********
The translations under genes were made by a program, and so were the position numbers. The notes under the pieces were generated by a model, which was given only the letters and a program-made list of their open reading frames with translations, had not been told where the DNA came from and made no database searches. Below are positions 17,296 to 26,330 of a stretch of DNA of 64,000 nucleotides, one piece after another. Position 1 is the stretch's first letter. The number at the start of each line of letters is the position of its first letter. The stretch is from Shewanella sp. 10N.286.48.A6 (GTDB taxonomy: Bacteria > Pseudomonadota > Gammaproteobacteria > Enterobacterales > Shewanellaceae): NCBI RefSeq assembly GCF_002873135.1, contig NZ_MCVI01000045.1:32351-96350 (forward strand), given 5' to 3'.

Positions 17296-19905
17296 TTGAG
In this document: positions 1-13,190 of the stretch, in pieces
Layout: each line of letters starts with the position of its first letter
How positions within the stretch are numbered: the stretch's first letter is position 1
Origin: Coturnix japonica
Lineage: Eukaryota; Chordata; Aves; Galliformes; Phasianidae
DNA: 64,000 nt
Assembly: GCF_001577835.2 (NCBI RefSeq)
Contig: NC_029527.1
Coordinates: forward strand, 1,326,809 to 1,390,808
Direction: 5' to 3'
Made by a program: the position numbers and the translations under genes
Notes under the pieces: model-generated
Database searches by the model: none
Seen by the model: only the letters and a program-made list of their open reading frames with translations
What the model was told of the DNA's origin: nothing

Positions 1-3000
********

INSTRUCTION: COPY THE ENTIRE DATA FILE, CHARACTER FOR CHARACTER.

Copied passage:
The translations under genes were made by a program, and so were the position numbers. The notes under the pieces were generated by a model, which was given only the letters and a program-made list of their open reading frames with translations, had not been told where the DNA came from and made no database searches. Below are positions 17,296 to 26,330 of a stretch of DNA of 64,000 nucleotides, one piece after another. Position 1 is the stretch's first letter. The number at the start of each line of letters is the position of its first letter. The stretch is from Shewanella sp. 10N.286.48.A6 (GTDB taxonomy: Bacteria > Pseudomonadota > Gammaproteobacteria > Enterobacterales > Shewanellaceae): NCBI RefSeq assembly GCF_002873135.1, contig NZ_MCVI01000045.1:32351-96350 (forward strand), given 5' to 3'.

Positions 17296-19905
17296 TTGAG
In this document: positions 1-13,190 of the stretch, in pieces
Layout: each line of letters starts with the position of its first letter
How positions within the stretch are numbered: the stretch's first letter is position 1
Origin: Coturnix japonica
Lineage: Eukaryota; Chordata; Aves; Galliformes; Phasianidae
DNA: 64,000 nt
Assembly: GCF_001577835.2 (NCBI RefSeq)
Contig: NC_029527.1
Coordinates: forward strand, 1,326,809 to 1,390,808
Direction: 5' to 3'
Made by a program: the position numbers and the translations under genes
Notes under the pieces: model-generated
Database searches by the model: none
Seen by the model: only the letters and a program-made list of their open reading frames with translations
What the model was told of the DNA's origin: nothing

Positions 1-3000